Massive Target credit card breach was much worse than first reported

Chris Smith
Target moves quickly to prevent future hacks

Target on Friday further revealed the scope of the hacking attack it suffered during the busy 2012 Black Friday and Christmas shopping season, saying that additional personal data has been stolen by hackers, on top of credit/debit card information and encrypted pins. The company said that the stolen info includes names, mailing addresses and phone numbers or email address from as many as 70 million Target customers. The number is significantly higher than the previous estimate, which suggested that up to 40 million credit and debit card numbers were stolen.

“I know that it is frustrating for our guests to learn that this information was taken and we are truly sorry they are having to endure this,” chairman, president and chief executive officer, Target Gregg Steinhafel said. “I also want our guests to know that understanding and sharing the facts related to this incident is important to me and the entire Target team.”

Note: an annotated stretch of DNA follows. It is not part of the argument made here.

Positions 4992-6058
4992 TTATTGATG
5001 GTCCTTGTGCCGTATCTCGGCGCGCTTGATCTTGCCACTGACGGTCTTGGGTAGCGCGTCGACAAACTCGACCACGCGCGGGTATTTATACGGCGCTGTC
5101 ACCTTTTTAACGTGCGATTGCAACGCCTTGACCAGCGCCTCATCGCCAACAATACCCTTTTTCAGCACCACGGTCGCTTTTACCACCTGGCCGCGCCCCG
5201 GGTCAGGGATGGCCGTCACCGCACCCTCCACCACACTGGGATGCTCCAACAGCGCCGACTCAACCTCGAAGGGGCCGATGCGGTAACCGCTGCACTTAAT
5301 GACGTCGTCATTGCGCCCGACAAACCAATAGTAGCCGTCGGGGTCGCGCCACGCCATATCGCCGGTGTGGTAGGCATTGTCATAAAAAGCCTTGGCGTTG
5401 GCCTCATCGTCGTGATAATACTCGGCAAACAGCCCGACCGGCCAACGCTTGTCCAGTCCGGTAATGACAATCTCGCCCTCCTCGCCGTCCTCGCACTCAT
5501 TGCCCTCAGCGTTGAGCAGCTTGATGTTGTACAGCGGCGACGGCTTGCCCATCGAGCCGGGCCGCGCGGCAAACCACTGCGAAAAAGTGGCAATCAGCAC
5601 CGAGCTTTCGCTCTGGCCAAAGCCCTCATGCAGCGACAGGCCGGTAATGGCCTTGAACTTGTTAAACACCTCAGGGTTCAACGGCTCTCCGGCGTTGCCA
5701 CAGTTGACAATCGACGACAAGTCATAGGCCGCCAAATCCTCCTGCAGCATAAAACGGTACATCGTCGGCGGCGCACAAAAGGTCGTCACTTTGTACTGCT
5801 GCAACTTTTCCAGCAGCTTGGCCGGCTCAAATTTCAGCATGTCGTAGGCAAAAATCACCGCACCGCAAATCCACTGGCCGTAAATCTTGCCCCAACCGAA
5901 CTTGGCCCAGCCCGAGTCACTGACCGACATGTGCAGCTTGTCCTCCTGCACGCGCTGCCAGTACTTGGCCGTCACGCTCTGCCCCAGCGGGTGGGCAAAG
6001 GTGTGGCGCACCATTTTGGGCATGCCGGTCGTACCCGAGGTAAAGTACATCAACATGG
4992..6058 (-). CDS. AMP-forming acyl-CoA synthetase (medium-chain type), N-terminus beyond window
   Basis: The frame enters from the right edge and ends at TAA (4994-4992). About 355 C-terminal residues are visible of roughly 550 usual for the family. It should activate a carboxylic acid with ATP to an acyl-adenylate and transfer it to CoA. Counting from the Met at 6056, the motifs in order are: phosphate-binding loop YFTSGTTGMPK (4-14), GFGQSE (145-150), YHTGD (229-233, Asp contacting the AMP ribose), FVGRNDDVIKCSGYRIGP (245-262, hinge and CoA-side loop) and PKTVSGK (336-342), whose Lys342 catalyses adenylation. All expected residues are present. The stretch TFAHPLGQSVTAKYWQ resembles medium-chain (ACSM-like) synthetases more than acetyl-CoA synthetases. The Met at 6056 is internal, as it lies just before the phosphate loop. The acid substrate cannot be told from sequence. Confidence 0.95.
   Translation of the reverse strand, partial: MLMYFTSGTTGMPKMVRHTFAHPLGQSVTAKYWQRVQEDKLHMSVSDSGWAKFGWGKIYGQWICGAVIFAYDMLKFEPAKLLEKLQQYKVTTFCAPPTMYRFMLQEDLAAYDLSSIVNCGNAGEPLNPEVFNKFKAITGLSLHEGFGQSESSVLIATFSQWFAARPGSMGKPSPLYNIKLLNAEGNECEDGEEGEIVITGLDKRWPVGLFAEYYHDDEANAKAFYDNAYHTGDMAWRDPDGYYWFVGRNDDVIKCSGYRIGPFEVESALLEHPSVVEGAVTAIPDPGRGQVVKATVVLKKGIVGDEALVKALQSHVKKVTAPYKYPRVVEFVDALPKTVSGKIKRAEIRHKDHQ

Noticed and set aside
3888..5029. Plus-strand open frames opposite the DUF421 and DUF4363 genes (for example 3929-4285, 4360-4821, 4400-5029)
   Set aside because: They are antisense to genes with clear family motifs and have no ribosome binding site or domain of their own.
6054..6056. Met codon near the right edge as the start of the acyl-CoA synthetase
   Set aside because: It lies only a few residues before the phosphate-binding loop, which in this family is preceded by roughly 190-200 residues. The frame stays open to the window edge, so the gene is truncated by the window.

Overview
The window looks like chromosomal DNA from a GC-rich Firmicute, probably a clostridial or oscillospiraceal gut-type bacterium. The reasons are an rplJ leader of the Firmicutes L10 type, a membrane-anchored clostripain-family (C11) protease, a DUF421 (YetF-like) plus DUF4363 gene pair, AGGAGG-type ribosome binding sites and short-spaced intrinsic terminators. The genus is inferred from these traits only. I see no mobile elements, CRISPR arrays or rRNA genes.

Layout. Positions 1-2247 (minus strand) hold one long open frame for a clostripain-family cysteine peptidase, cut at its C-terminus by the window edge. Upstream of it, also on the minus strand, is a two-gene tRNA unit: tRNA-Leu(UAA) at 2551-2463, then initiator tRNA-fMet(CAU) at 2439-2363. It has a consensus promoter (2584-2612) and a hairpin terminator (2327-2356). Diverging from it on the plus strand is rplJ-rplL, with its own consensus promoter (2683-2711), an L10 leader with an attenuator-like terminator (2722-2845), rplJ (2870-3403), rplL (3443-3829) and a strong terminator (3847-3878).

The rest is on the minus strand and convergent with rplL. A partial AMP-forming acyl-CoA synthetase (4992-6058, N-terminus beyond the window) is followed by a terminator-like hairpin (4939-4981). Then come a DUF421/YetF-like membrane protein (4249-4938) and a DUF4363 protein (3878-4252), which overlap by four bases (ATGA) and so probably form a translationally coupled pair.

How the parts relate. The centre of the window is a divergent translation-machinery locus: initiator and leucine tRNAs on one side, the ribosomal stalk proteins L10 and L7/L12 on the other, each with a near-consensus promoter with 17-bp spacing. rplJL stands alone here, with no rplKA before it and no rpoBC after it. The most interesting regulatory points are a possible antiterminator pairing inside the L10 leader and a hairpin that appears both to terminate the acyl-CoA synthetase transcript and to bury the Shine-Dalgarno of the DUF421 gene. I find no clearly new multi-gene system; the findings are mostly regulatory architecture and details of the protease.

The company said it will contact its customers via email, where available, providing informational support “including tips to guard against consumer scams.” Target will further offer one year of free credit monitoring and identity theft protection to all customers that shopped in its retail stores during the hack. Target was also forced to downgrade its fourth quarter outlook estimates, saying that following the data breach announcement it has experienced “meaningfully weaker-than-expected sales” in its stores.

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